Full Moon and Kloster Andechs | Olympus 400 mm, f/6.3. 1/2 s ± 2 stops, ISO 400
Back in June I already tried shooting the full moon rising behind Kloster Andechs, a local landmark. Unfortunately I got my planning slightly off, meaning that the moon was much further south of the monastery than I'd envisioned, it was a day past full moon due to cloud cover the night before and despite having clear skies at home, there was a cloud bank low on the horizon to the east, obscuring the view and it was quite dark.

Obscured by Clouds | Olympus 123 mm, f/5.7. 60 s, ISO 400
Back home I went over the PhotoPills planning again and found out what my problem was. There are a number of variables that have to be entered; position of the subject, position of the photographer, time, etc. The App determines the distance between the two as well as the elevation distance and you can then select the precise time at which the moon will be at the correct elevation and work out the optimal place to stand in order to fine-tune the position to shoot from. It turned out that I'd taken the elevation into account and then used the wrong line in the map - the one 

Come July and the full moon fell on a Friday again, always good for a late shoot, plus moonrise was 8 minutes after sunset, meaning that there would still be a significant amount of ambient light to shoot with; it wouldn't just be a bright moon against a dark background (🥱). Back in PhotoPills I realised that I'd forgotten all the steps necessary to plan the shoot, so it was back to their helpful YouTube tutorial for a quick refresher.

  1. Subject to be photographed
  2. Standpoint to shoot from
  3. Second panel of Planner
  4. Altitude difference standpoint ⇾ subject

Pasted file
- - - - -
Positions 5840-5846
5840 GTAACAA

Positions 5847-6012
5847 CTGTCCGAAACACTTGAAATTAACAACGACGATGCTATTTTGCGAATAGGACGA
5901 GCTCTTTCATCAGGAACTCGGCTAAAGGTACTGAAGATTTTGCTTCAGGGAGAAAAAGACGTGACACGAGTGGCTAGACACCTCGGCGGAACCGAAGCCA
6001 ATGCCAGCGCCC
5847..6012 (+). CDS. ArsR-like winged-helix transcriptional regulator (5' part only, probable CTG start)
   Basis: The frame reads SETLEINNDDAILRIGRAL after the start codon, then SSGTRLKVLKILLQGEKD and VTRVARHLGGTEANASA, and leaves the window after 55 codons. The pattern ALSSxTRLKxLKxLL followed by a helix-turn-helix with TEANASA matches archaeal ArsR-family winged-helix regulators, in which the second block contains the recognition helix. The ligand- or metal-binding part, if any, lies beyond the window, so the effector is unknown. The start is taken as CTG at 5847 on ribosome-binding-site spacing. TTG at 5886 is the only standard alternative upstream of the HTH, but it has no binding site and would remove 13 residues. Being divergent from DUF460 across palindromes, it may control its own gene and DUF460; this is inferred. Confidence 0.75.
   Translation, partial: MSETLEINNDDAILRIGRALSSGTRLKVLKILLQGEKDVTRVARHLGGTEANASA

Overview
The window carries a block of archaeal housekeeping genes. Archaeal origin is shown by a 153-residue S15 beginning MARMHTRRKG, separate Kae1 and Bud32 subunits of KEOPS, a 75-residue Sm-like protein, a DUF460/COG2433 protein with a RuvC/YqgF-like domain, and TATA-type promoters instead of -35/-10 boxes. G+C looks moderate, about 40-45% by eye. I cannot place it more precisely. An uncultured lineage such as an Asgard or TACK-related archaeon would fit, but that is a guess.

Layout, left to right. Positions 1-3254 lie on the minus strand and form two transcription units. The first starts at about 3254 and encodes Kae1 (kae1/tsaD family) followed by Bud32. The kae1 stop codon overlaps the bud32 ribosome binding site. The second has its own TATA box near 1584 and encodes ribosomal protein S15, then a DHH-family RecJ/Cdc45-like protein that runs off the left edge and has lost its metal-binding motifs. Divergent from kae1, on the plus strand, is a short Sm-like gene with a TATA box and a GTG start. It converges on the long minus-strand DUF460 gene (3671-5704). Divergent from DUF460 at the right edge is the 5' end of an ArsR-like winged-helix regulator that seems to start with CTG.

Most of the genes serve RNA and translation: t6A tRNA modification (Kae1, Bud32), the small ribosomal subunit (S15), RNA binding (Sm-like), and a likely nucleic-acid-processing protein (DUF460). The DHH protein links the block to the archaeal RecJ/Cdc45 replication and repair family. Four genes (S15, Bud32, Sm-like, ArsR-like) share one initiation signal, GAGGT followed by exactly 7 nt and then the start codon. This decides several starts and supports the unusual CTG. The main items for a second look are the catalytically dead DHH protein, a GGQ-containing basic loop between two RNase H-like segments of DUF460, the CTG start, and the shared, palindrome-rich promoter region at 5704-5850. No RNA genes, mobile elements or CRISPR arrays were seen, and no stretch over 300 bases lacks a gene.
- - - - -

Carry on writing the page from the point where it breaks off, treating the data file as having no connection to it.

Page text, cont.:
5. Dial in Moon height using time slider (8)
  6. Line indicating direction of moonrise
  7. Line indicating direction of moon at selected time
  8. Time slider (magnified view).

Slide the time slider back and forth to give the correct elevation to match the altitude difference (4) and then reposition the standpoint pin (2) to position the moon direction line (7). Simples!
Getting into position about a half-hour ahead of time we discovered that the place on the lake shore that we'd worked out in the App was obscured by 2 m high reeds and so we backtracked 150 m north to just outside the Wasserwacht by the Pavillion at Utting. Waiting for the moon to appear we scanned around us for other motives. The sky colours were getting really pretty and pastelly at this stage and so I whipped out the smartphone for this grab. Actually one of my favourite of the evening in the end.

Pastel Tones | Huawei P30 Pro Smartphone
Moonrise came and went and we didn't see anything. Check the App. Oh yes, we have to wait for it to rise sufficiently to be seen behind the 173 m higher horizon to the east. I'd figured that into the planning, but I'd been looking at the moonrise time rather then the time that I'd dialled into PhotoPills. Bang on 21:33 we saw a red-pink glow on the horizon north of the monastery. Our move to a clearer spot had pushed the moon further north than I'd hoped for.

Ah, There She Is! | Olympus 150 mm, f/5.7. 1/3 s, ISO 400 
Starting with the moon 'upstream' of the monastery was much better than downstream, however, since it could only move into constellation and not out of to start with. It was now a waiting game, waiting for the moon to come into a good position, adjusting the tripod position every now and then to make sure the reflection of the moon's light was unobstructed - it would have been messy to have it interrupted by the boats or jetty at this stage. Avoiding this meant repositioning the tripod every five minutes or so.